- The Washington Times - Sunday, February 24, 2019

The United States remains committed to backing Venezuela’s opposition movement and ousting President Nicolas Maduro, with the Trump White House’s top diplomat saying Sunday that the socialist leader’s days in power are numbered.

In a pair of interviews Sunday, Secretary of State Mike Pompeo said the Trump administration would continue to funnel humanitarian aid into Venezuela and back efforts by opposition leader Juan Guaido to take control of the oil-rich South American nation.

“[Humanitarian] aid went in at the request of the legitimate president of Venezuela,” Mr. Pompeo said, referring to Mr. Guaido, whom the U.S. and other nations across the hemisphere last week recognized as the country’s rightful leader.

“That was our objective yesterday. It’s our objective today. It will be our objective tomorrow as well,” Washington’s top diplomat said during an interview on CNN’s “State of the Union.” “I am confident that the Venezuelan people will ensure that Maduro’s days are numbered.”

On Monday, Vice President Mike Pence will meet with members of the Lima Group — a consortium of 14 Latin American nations convened in 2017 — to help draft a diplomatic solution to the Venezuelan crisis. Mr. Guaido, the leader of Venezuela’s legislature, also will participate in Monday’s meeting.

“There’s more sanctions to be had. There’s more humanitarian assistance that we can provide” to the opposition, Mr. Pompeo said about Monday’s meeting in Peru.

The State Department already has imposed visa restrictions on Maduro regime leaders and revoked visas for other officials of the central government, including members of the Venezuelan Constituent Assembly.

Mr. Pompeo’s comments came a day after troops loyal to the Maduro regime fired tear gas into crowds of Guaido backers amid violent clashes along Venezuela’s borders that left several dead and hundreds injured.

Regime officials have closed border crossings, preventing U.S. shipments of food, medicines and other aid from entering the country. Opposition backers have swarmed the border barricades, battling government troops in an attempt to clear a path for the aid.

On Sunday, Mr. Pompeo slammed the Maduro regime’s use of military force to quash opposition forces at the border, reiterating that the Trump White House has not taken a military response off the table.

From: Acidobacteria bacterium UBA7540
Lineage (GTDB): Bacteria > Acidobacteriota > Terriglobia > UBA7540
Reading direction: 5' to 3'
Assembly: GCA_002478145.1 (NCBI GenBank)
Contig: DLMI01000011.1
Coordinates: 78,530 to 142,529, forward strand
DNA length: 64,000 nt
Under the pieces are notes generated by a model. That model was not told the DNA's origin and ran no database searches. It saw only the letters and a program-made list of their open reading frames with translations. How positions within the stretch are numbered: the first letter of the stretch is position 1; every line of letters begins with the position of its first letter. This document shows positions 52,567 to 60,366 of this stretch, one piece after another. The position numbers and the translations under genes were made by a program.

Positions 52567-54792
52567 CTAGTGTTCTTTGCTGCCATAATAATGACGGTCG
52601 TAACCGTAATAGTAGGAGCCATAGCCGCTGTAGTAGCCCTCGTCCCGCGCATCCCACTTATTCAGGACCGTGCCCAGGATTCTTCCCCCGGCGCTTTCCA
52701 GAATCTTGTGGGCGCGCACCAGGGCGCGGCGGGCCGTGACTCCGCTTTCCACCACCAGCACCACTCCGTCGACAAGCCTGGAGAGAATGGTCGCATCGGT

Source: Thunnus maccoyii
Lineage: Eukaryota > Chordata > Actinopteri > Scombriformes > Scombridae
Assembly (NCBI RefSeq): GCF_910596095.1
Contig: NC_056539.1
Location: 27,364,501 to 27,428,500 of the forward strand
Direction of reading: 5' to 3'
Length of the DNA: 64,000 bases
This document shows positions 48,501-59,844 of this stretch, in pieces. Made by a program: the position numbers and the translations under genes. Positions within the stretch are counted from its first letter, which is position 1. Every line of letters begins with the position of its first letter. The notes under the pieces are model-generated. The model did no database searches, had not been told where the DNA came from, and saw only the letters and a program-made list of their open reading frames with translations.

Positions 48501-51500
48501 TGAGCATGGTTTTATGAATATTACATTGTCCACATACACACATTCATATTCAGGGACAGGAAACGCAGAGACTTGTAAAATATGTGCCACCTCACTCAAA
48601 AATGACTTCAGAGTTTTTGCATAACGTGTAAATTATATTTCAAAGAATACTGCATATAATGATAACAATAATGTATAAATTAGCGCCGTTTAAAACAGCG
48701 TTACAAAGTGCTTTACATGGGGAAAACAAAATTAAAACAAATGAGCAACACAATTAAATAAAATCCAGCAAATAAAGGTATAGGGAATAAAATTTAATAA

“There were five or six or eight killed yesterday, but there have been hundreds and hundreds killed from starvation over the past weeks and months. Millions of people having to flee their homes,” Mr. Pompeo said on “Fox News Sunday.”

“This is the worst of the worst of a tyrant,” Mr. Pompeo told Fox News. “I think the Venezuelan people are seeing that. We saw yesterday the military begin to see it as well,” he said, adding that hundreds of rank-and-file Venezuelan troops have fled the country and are seeking asylum in Colombia.

A day after the border clashes, Mr. Guaido took to social media to demand that the international community consider all options — including military action — to help topple the Maduro regime.

“Today’s circumstances force me to make a decision and officially tell the international community that all options must be on the table for ensuring freedom of the homeland,” Mr. Guaido tweeted.

When asked Sunday on Fox News if the use of military force remains an option, Mr. Pompeo replied: “We said every option is on the table.”

Earlier this month, the top U.S. officer in South America told congressional lawmakers that U.S. forces stand ready to defend American citizens and territory in Venezuela, should the crisis deepen.

“The situation in Venezuela is dire,” Navy Adm. Craig Faller, commander of U.S. Southern Command, testified Thursday before the Senate Armed Services Committee.

“While Russia, Cuba and China prop up the Maduro dictatorship, the remainder of the world is united” against the regime, he said.

Command officials will continue to support U.S.-led diplomatic efforts in the country but “are prepared to protect US personnel and diplomatic facilities if necessary,” Adm. Faller said.

Asked whether his command has seen any weakening of the Maduro regime as a result of U.S. diplomatic pressure, Adm. Faller said: “We are watching that closely we are seeing results” but not enough to secure political change in Venezuela.

• Carlo Muñoz can be reached at cmunoz@washingtontimes.com.

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